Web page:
A Personal Essay + Research Paper = Experiment #3

My experiment #3 may sound a little unconventional… but I want to combine two genres (is this allowed?). My Genre X for experiment 3 will look partially like a psychological research paper, but also including some personal experience. Since my origin piece was already a personal narrative, I don’t want to repeat what I’ve already done. Instead, I want to build on my own personal experience with complicated sibling relationships with some backup from the world of Psychology.

As a psych major, I’m already interested in everything about social relationships: how they develop, change, manifest in distinct personality types and distinct situations. So, I’d like to do a little psychoanalysis of my own relationship with my two brothers. I’ve noticed with my last two experiments that I have too many unanswered questions. With this next experiment, I want to actually begin answering the question: why are sibling relationships the way they are?

After experiment 2, it is clear that I can’t answer a question this extensive merely with my own personal stories, I need to do some real content research. I think by combining forces with psychology, I will be able to create a much more well-rounded piece, that will also perfectly combine my interests of psychology and writing.

As far as defining these two genres, I’ve discovered a few things. According to UW Madison’s writing center to begin content research for an essay I should:


  • Try to find a topic that truly interests you
  • Try writing your way to a topic
  • Talk with your course instructor and classmates about your topic
  • Pose your topic as a question to be answered or a problem to be solved


You will need to look at the following types of sources:

  • library catalog, periodical indexes, bibliographies, suggestions from your instructor
  • primary vs. secondary sources
  • journals, books, other documents


The following systems will help keep you organized:

  • a system for noting sources on bibliography cards
  • a system for organizing material according to its relative importance
  • a system for taking notes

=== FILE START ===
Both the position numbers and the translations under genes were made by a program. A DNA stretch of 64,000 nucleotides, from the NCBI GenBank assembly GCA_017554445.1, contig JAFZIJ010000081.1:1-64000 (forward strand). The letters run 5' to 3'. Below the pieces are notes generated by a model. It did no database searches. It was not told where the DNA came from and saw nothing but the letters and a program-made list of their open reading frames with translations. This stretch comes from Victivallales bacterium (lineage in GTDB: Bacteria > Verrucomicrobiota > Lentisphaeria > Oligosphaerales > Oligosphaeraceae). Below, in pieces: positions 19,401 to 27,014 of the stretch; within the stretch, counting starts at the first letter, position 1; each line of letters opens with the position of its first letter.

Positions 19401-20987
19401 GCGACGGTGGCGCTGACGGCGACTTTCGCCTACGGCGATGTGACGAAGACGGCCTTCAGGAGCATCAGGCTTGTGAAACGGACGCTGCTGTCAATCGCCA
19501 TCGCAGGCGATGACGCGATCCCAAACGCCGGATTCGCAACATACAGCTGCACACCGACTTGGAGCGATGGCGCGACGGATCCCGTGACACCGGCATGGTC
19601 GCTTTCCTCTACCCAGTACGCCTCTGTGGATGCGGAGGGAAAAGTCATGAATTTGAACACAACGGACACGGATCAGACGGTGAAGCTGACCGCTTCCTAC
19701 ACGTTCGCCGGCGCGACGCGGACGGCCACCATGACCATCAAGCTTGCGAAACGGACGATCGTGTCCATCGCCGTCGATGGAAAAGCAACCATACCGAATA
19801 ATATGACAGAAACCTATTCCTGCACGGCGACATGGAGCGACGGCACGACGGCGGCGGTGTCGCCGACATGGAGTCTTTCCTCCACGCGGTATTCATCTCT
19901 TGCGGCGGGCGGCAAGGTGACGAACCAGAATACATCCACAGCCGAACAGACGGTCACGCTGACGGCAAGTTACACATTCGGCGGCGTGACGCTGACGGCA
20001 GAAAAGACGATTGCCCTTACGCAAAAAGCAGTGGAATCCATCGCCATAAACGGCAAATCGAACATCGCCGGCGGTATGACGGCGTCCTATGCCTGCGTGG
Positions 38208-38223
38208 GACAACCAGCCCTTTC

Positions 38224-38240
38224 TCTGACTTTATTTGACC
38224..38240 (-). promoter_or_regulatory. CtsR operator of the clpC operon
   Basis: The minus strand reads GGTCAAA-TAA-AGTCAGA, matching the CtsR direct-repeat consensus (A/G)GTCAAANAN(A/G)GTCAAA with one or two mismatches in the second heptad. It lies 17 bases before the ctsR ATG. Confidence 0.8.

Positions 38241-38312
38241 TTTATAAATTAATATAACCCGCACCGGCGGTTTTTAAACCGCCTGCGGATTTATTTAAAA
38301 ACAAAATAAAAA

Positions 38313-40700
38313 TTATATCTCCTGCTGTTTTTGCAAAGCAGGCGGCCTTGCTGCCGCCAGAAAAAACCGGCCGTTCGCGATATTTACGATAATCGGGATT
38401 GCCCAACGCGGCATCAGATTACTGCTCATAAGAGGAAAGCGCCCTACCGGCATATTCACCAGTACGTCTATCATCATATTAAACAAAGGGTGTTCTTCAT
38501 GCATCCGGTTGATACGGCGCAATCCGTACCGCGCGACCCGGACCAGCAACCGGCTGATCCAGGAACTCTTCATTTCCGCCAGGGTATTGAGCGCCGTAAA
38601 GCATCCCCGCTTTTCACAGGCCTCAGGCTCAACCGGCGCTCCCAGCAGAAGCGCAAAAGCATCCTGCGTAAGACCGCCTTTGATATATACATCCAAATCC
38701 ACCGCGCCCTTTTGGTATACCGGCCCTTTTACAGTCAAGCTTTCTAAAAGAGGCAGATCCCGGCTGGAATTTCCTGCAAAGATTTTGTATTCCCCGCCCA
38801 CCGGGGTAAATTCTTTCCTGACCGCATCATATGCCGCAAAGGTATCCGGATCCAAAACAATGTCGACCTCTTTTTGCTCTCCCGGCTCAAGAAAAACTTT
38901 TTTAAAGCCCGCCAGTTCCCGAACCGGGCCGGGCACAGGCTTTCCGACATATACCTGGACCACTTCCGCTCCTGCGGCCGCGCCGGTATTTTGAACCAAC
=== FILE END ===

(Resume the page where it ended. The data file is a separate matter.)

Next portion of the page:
Well, step 1 is complete. I have the topic that interests me, but I will definitely be using these pointers to begin content research for my paper.

On the other hand, I looked at some characteristics of personal essays. According to ThoughtCo, there are 6 simple steps to writing the perfect personal essay…

  1. Find Inspiration and Ideas (CHECK!)
  2. Understand the composition of the essay (intro, body, conclusion… yeah, yeah tell me something I don’t know)
  3. Use appropriate voice of essay and verbs (I’m not sure I need a grammar lesson but voice will definitely be important..)
  4. Be consistent with point of view and tense (but how consistent???)
  5. Use your own vocabulary (that’s a given)
  6. Edit, Edit, Edit (yep!)

In order to combine these two different genres, I plan on maintaining my voice in the essay and incorporating personal anecdotes to establish why I’m writing this and why anyone should care. However, I will also be including some outside research, so that the reader can learn something from reading my piece. I can’t tell you why sibling relationships are the way they are, but me, myself, and a little help from psychology can certainly try.

Intro To The Photo Essay…

For my second experiment I want to try a photo essay. After my last genre X, I wanted to try something a little more abstract. I’ve yet to hear of anyone in my class interested in trying a photo essay, so I was drawn to doing something new and exciting. I’ve always loved photography. I may even be a little photo-obsessed considering I have almost 5,000 pictures on my phone at the moment. But, whether it’s capturing memories with family and friends, or beautiful landscapes and buildings of places I’ve travelled, I love taking photos.